New Ipswich picks new selectman, town administrator

  • Town of New Ipswich. (BEN CONANT / Monadnock Ledger-Transcript) Copyright Monadnock Ledger-Transcript. May not be reprinted or used online without permission. Send requests to Staff photo by Ben Conant

Monadnock Ledger-Transcript
Published: 7/21/2021 4:24:44 PM

The New Ipswich Select Board appointed Bert Hamill to fill the empty selectman’s seat Tuesday night, and appointed Jim Coffey as interim Town Administrator.

The two appointments came after resignations from the two posts. John Veeser resigned from the Select Board in early July after becoming frustrated with the town’s state of affairs, and Scott Butcher resigned as Town Administrator late last week after what he called philosophical differences between himself and the Select Board.

Following Hamill’s appointment in a non-public session right before the start of Tuesday’s meeting, the Select Board members voted unanimously in another non-public session to appoint Coffey.

“We really appreciate you stepping up,” said Select Board Chair Jason Somero to Coffey. “This is going to be an exciting time for New Ipswich residents and employees.”

Coffey previously served eight terms as a selectman and three terms on the New Hampshire House of Representatives. He is now on the Board of Assessors.

Coffey said he considers this a temporary position, although he said he’s glad to help out for the short-term.

“The word ‘interim’ is very key to this,” Coffey said. He and the Select Board have laid out a six-month time table, he said, to find a permanent town administrator and have him assist with the transition.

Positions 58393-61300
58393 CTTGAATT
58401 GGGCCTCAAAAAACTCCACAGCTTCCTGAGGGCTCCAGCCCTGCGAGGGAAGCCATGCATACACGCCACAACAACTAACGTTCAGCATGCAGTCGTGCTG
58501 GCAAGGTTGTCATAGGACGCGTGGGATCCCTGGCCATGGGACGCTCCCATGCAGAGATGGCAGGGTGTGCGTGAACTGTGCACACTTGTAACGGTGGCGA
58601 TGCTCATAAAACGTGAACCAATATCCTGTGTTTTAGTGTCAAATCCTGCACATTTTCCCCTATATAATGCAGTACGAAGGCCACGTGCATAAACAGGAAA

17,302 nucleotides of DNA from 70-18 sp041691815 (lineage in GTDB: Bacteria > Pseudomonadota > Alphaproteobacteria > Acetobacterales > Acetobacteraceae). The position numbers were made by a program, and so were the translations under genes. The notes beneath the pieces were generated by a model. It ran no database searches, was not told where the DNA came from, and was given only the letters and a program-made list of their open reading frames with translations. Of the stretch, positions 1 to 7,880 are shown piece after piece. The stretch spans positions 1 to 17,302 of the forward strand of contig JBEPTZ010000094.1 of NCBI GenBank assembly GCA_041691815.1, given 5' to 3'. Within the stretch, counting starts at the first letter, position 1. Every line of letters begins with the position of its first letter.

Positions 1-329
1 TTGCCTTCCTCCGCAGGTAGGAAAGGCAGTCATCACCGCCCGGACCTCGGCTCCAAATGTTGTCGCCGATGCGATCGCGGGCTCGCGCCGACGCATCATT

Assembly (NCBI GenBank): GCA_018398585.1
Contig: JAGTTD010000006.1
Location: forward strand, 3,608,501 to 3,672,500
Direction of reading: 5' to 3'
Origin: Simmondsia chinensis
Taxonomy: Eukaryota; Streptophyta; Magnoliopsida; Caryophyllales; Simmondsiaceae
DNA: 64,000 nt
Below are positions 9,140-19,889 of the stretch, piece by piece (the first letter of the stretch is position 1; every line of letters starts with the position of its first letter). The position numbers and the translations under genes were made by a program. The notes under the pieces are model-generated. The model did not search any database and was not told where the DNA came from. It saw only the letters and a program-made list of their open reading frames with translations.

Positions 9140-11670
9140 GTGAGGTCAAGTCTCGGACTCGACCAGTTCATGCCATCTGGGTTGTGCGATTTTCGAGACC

“My goal is to get everybody working together and going in the same direction,” he said. “I think I can do some good.”

Hamill, who was previously a selectman, also said that he was hoping to use his appointment to make positive change in the town.

“I thought I could be of service,” Hamill said. “I think I can make some positive changes. This is a really good Board, got two good selectmen on now, hopefully I’ll make a difference.”

Hamill said that the town has been struggling with many issues – budget problems, an understaffed police department, infrastructure difficulties, low pay for town employees, even low vaccination rates.

“Every problem a small town could have, we have,” Hamill said. “We’re facing a number of problems that need to be resolved and a fairly inexperienced board.”

His ability to lend experience to the board was part of the board’s reason for selecting him, he said.

Hamill also cited Butcher’s resignation as an issue the town is now facing, and the town’s difficulties have extended to the position he is taking over.

When he resigned, Veeser said that he had “battled” with the thought of stepping down for some time, due to what he characterized as a disconnect between the town and the Select Board on how to keep the town moving forward – this included, he said, similar funding issues to those that Hamill is concerned about.

“I truly love New Ipswich – we have an amazing town,” Veeser said. He said that he was grateful to the town and people of New Ipswich for the opportunity to be a Selectman.

Veeser said that he hoped his successor, who was not chosen at the time, and the Select Board could continue to effect change in the town.

Hamill is currently set to fill out the rest of Veeser’s term until the election in March, at which point he said that he’s not sure if he’ll run again. The time commitment could be too much, and with all of the difficulties facing the Board, he said he’ll have to wait and see how the term goes before he decides whether to run for re-election.

Monadnock Ledger-Transcript

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